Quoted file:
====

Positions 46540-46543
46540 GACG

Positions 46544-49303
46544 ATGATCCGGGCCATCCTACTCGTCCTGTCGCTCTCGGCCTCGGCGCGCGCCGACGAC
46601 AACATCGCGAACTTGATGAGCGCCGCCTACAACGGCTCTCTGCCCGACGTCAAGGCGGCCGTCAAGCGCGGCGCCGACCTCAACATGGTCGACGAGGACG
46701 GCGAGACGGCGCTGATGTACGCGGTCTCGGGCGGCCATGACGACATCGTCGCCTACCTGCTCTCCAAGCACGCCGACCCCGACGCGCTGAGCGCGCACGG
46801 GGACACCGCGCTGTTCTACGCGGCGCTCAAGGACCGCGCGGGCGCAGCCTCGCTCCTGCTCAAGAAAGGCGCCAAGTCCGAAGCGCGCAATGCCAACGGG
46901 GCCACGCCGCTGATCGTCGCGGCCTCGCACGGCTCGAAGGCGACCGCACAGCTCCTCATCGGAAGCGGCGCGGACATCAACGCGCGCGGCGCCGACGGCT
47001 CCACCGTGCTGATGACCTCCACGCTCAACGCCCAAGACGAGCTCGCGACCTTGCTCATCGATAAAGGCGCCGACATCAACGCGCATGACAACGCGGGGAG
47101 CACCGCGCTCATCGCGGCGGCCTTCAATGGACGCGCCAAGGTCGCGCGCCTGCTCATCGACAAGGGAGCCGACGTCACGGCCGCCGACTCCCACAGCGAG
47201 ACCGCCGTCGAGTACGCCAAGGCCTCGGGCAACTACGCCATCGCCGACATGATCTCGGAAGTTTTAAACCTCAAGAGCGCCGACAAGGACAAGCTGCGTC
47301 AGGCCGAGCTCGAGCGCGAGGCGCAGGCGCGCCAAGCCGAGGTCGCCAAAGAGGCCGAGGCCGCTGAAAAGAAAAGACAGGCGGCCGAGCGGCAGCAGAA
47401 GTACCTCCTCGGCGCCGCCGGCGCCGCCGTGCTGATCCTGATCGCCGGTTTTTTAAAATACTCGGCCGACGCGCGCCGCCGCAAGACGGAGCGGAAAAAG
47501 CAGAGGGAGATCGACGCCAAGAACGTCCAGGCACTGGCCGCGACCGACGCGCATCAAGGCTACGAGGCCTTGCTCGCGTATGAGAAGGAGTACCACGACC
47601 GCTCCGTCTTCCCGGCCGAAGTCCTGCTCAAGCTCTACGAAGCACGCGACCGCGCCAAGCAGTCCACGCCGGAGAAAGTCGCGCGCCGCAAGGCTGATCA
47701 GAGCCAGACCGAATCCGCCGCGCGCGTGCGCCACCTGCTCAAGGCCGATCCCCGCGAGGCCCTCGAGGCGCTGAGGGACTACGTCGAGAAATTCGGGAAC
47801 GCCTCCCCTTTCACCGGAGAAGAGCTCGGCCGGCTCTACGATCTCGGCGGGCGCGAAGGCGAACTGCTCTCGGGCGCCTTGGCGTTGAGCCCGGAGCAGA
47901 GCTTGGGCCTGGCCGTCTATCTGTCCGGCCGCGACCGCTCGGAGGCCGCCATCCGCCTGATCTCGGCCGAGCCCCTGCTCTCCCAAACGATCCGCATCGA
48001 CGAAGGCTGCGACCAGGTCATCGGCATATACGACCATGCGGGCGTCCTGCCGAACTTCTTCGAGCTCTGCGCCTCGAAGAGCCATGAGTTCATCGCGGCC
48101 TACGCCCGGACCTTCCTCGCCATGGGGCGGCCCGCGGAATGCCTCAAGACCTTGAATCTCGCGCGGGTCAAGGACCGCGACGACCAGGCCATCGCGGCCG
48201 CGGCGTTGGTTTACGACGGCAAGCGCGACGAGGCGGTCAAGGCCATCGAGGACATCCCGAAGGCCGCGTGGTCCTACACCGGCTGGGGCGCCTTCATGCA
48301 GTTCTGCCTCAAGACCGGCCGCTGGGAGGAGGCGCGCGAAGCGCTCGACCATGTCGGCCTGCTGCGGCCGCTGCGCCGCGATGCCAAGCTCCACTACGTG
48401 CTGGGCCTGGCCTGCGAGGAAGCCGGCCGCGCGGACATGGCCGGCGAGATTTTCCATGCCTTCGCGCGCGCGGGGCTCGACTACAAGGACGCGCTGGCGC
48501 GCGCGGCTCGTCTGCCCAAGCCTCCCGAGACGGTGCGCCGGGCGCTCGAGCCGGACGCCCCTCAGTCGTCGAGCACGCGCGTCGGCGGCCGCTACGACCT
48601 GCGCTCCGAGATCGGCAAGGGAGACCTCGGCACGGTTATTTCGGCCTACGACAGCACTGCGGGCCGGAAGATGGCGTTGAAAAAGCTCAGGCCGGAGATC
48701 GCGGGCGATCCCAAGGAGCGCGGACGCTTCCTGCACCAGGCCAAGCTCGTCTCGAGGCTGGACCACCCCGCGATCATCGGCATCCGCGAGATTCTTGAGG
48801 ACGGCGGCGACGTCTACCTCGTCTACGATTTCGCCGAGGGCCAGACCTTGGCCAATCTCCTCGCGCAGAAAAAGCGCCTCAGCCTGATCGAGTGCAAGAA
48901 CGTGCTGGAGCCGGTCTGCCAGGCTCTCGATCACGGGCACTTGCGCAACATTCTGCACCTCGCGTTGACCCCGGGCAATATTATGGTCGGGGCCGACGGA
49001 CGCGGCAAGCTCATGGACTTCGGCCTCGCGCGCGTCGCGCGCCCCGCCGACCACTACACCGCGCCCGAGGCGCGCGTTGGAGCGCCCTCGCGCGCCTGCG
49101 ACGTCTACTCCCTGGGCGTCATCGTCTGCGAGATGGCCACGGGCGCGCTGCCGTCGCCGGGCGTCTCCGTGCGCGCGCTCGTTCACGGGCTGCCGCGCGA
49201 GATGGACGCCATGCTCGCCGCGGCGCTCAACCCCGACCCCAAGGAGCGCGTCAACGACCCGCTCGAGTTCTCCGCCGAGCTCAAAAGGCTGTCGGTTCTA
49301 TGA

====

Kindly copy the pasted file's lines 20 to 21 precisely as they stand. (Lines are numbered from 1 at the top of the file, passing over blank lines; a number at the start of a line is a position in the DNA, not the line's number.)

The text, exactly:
48101 TACGCCCGGACCTTCCTCGCCATGGGGCGGCCCGCGGAATGCCTCAAGACCTTGAATCTCGCGCGGGTCAAGGACCGCGACGACCAGGCCATCGCGGCCG
48201 CGGCGTTGGTTTACGACGGCAAGCGCGACGAGGCGGTCAAGGCCATCGAGGACATCCCGAAGGCCGCGTGGTCCTACACCGGCTGGGGCGCCTTCATGCA